Title

Sex ratio expression in ants: Empirical studies with Aphaenogaster rudis

Date of Completion

January 2006

Keywords

Biology, Entomology

Degree

Ph.D.

Abstract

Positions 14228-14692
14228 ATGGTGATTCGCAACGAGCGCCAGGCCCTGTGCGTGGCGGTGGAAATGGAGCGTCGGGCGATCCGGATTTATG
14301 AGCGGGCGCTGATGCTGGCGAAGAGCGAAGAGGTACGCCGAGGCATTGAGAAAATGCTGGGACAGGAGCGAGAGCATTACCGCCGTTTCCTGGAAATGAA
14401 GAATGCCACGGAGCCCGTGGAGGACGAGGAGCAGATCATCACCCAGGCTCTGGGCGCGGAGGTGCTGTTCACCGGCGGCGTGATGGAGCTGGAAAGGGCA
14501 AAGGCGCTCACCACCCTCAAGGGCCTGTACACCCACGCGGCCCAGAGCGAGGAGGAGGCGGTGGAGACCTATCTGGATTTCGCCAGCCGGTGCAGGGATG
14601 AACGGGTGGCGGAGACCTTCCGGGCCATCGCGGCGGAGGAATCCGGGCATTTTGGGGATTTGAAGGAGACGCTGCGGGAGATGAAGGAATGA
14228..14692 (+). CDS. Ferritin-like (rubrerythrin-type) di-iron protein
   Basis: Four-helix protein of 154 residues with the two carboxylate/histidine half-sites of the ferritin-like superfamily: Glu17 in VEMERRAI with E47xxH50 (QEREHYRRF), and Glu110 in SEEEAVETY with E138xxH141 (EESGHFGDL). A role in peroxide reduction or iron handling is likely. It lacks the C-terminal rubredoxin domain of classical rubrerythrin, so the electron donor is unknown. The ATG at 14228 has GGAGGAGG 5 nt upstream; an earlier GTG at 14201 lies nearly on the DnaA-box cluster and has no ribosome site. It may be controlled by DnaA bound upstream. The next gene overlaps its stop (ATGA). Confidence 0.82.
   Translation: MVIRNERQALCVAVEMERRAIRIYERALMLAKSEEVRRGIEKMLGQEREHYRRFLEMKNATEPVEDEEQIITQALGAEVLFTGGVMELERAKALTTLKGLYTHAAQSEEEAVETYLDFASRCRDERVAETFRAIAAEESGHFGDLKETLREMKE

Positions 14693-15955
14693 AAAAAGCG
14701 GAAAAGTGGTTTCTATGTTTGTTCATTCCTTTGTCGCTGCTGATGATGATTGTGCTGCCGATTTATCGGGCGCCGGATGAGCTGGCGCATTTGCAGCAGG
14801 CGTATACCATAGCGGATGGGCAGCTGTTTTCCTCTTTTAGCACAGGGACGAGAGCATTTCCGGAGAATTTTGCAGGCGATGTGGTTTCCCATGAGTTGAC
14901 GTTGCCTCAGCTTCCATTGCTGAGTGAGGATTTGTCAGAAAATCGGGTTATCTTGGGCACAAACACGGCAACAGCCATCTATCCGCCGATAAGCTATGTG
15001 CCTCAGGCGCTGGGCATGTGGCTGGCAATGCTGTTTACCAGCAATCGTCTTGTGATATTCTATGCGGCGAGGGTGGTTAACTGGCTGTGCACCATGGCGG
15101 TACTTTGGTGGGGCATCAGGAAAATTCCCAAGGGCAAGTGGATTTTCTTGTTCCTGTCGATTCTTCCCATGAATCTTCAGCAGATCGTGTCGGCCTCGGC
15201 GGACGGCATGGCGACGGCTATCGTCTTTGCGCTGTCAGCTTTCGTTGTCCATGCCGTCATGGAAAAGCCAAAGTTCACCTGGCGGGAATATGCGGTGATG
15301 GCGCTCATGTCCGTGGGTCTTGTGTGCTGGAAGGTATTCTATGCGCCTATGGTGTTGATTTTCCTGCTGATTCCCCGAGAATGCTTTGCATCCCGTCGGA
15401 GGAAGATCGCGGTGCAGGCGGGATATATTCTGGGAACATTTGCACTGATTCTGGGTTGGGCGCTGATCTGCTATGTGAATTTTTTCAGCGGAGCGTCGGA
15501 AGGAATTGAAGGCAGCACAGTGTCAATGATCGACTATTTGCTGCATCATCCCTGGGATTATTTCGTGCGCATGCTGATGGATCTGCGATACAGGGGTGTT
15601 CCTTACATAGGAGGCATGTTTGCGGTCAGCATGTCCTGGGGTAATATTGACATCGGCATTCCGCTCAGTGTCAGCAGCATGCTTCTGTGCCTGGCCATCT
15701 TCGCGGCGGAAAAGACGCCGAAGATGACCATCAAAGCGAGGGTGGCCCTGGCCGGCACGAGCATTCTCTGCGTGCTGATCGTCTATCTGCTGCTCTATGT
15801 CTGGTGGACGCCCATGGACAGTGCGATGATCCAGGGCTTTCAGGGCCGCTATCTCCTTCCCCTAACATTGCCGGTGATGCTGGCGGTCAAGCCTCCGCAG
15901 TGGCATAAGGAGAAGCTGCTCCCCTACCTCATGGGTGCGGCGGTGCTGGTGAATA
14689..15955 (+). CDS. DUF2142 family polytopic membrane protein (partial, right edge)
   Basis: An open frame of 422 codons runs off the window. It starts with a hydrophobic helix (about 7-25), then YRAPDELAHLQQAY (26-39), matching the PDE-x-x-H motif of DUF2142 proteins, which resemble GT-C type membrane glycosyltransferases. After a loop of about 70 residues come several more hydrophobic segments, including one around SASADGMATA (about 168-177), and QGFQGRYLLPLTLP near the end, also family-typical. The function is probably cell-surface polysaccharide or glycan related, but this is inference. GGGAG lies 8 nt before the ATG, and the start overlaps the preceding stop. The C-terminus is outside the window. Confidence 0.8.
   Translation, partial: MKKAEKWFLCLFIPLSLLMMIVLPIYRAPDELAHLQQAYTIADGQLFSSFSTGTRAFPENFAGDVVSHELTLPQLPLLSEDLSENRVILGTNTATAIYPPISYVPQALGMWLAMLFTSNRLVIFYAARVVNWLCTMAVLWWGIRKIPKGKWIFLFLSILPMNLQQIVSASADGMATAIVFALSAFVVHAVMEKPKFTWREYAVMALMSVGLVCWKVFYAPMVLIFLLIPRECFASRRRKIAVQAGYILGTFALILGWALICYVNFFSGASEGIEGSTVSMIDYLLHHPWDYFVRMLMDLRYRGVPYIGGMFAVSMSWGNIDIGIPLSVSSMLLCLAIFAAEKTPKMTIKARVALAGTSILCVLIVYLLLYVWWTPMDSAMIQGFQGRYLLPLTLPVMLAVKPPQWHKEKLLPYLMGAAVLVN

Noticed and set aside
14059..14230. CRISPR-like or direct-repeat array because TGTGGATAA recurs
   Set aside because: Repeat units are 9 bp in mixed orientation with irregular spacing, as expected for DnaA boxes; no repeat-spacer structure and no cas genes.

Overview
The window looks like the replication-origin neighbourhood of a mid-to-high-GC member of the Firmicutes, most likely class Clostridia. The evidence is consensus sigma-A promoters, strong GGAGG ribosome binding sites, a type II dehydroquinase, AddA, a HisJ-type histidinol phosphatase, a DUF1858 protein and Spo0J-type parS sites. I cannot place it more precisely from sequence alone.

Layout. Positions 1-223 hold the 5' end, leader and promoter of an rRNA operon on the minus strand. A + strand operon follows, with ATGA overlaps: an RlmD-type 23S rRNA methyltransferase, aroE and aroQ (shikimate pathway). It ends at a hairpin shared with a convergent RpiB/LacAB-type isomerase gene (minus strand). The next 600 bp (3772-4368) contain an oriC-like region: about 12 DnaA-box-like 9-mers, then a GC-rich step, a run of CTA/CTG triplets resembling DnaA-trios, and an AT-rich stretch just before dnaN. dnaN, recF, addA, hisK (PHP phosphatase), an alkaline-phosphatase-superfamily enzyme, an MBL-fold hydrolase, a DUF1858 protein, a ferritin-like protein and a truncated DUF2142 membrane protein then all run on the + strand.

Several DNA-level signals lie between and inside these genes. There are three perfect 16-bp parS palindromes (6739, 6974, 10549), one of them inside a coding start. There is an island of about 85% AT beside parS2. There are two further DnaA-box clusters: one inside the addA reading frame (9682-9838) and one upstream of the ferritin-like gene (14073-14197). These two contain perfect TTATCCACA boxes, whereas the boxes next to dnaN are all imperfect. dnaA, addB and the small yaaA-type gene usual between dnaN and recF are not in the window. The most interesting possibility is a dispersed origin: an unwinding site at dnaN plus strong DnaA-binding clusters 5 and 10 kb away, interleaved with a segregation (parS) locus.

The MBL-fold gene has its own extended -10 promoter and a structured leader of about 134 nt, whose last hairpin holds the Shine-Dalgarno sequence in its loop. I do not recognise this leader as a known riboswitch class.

This work introduces the use of a Bayesian logistic regression model for analyzing ant sex ratio data and presents empirical research investigating sex ratio expression in Aphaenogaster rudis. The analytical method can be used to test how explanatory variables influence sex ratio expression and to produce estimates of population level sex ratios that are more accurate than those previously obtained using other methods. ^ My empirical research is designed to explain how environmental factors influence sex ratio expression. A review of A. rudis' biology and natural history shows that certain characteristics of this species, such as its stable social structure, make this ant an ideal study system for this work. ^ My field and laboratory experiments showed that A. rudis colonies did not alter their sex ratio when provided with supplemental food. This lack of a treatment response contrasts with findings from a similar A. rudis study and contradicts predictions of numerous resource based sex ratio models. The observed sex ratios were consistent with worker control of sex allocation. ^ A two year observational study showed that the sex ratios did not differ between two A. rudis field populations. There was a large change in the sex ratios between years and the changes were similar in both populations. In 2002 the sex ratio (0.67, female investment) fell between the values predicted under queen control (0.50) and worker control (0.75) of sex allocation. In 2003 investment was highly female biased (0.87). The observed year-to-year difference, occurring across two populations and showing similar changes, was putatively caused by weather variation. ^ Overall these results show that while sex ratio expression in ants can at times agree with predicted theoretical values, we also commonly find substantial variation in expression within a species when we examine multiple years and/or multiple populations. Understanding the causes and evolutionary implications of this variation in sex ratio expression remains as an important challenge for sex ratio researchers. ^